PhotoThe Obama Administration has been doing its best to persuade young people to sign up for coverage under the Affordable Care Act. That's because younger people are less likely to get sick, thereby helping to hold down the price of healthcare coverage if they can be persuaded to sign up.

But there's another reason, perhaps more compelling, for adolescents and young adults to have health insurance -- and that is that they are far more likely than other age groups to be diagnosed with late-stage cancer, which is more deadly, more expensive and much harder to treat than cancer that's detected earlier.

So says a new American Cancer Society study, published early online, that will appear in the March issue of the journal CANCER.

The study's authors says their data suggest a way forward for cancer control efforts in the adolescent and young adult population, a group that has benefited the least from recent progress in cancer.

"The findings suggest that policies such as the Affordable Care Act that increase the number of people in America with health coverage will result in fewer late-stage cancer diagnoses and save lives," the researchers say in their report.

260,000 patients studied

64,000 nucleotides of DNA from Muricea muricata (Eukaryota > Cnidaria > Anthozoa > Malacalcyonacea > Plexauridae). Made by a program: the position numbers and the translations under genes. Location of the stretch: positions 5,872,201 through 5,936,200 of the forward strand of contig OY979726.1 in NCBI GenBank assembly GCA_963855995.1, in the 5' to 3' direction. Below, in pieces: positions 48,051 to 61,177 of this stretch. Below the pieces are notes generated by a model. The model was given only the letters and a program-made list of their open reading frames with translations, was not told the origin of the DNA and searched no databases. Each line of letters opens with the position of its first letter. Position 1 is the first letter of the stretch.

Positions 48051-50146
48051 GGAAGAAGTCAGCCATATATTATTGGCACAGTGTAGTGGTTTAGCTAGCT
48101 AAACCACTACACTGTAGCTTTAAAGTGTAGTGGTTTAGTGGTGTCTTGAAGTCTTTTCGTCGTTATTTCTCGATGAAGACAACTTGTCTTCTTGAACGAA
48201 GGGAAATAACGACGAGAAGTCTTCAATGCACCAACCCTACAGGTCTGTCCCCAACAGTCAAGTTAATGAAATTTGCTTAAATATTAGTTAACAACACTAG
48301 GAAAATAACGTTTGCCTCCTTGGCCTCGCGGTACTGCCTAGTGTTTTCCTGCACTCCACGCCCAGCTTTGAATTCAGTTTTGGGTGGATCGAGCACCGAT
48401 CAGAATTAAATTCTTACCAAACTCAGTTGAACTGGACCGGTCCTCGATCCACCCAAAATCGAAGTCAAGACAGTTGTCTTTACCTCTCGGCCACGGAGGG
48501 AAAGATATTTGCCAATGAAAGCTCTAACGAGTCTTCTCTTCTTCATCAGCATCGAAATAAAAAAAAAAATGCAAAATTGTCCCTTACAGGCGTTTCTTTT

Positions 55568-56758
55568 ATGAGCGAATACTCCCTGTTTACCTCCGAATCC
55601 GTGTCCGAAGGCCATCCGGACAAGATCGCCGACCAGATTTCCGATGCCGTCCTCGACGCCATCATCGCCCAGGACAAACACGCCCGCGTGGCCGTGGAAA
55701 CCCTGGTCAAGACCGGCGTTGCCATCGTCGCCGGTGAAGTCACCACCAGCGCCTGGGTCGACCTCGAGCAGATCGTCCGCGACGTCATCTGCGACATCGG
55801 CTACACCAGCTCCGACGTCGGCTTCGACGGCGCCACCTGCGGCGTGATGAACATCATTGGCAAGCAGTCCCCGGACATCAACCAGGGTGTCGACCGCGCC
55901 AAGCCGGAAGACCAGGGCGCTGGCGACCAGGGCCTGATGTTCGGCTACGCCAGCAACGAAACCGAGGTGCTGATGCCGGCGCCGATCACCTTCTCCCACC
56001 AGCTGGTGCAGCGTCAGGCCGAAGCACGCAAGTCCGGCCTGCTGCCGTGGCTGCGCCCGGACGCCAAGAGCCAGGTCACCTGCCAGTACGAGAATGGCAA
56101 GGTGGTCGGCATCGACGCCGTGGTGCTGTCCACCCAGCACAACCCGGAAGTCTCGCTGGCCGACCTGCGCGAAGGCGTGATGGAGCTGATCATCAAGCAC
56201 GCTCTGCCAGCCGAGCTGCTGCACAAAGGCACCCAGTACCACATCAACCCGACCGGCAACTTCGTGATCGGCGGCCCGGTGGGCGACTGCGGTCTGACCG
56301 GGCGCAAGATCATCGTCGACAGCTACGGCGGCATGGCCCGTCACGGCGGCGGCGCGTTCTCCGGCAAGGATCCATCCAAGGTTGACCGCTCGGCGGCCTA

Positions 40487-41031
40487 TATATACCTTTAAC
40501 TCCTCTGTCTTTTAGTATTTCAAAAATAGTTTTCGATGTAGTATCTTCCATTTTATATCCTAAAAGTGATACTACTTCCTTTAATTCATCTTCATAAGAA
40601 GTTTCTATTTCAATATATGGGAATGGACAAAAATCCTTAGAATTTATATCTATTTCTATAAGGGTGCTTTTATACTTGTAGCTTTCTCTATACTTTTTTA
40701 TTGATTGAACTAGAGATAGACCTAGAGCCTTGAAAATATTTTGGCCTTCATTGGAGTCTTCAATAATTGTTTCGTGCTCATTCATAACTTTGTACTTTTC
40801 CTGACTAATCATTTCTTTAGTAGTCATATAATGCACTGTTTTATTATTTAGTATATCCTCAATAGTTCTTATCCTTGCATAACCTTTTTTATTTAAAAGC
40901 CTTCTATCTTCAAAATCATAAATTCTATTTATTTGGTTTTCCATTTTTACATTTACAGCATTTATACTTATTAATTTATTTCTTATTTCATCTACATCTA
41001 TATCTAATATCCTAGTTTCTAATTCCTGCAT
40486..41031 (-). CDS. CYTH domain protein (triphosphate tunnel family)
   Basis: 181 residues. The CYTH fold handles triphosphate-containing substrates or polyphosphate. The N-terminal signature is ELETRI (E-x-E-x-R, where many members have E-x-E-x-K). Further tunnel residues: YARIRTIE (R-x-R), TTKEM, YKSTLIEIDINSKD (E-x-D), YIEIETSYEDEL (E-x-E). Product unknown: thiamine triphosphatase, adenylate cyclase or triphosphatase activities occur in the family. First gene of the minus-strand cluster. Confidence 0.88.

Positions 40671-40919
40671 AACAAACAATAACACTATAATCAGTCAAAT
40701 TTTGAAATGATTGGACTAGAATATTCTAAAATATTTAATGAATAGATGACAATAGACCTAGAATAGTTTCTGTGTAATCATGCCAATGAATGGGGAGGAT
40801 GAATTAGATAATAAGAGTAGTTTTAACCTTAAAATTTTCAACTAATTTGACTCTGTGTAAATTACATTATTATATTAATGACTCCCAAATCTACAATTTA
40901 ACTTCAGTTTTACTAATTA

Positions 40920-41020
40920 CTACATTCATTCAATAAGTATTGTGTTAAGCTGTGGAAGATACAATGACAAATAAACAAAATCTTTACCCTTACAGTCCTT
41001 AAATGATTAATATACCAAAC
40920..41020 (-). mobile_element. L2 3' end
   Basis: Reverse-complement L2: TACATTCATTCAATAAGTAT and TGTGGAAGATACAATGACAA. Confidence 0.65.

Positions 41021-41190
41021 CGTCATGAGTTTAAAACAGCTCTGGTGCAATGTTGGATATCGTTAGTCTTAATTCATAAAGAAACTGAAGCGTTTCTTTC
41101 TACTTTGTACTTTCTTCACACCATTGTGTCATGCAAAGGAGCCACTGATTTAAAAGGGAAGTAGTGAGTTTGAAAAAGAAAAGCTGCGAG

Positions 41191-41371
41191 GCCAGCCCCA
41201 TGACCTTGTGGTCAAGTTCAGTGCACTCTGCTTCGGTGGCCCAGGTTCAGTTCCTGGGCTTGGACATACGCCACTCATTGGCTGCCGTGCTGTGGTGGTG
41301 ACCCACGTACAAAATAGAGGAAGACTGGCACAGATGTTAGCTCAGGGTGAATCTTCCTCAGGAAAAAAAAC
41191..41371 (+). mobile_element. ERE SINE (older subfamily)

For their study, researchers led by Anthony Robbins, M.D., Ph.D., American Cancer Society director of health services research, analyzed data from nearly 260,000 cancer patients ages 15 to 39 in the National Cancer Database.

After adjusting for age, race/ethnicity, facility type, ZIP code-based income and education levels, and U.S. Census region, it was found that uninsured males were 1.51 times more likely to be diagnosed at a distant stage of disease compared with patients with private insurance. Among females, the effect of insurance was even stronger, with uninsured patients found to be 1.86 times more likely to be diagnosed at a distant stage.

Uninsured patients were younger, more likely to be male, more likely to be black or Hispanic, more likely to reside in the South, more likely to be treated in teaching/research facilities, and less likely to be treated in NCI-designated facilities. Uninsured patients were also more likely to reside in ZIP codes with the lowest median income, as well as in ZIP codes with the highest percentage of residents without a high school diploma.

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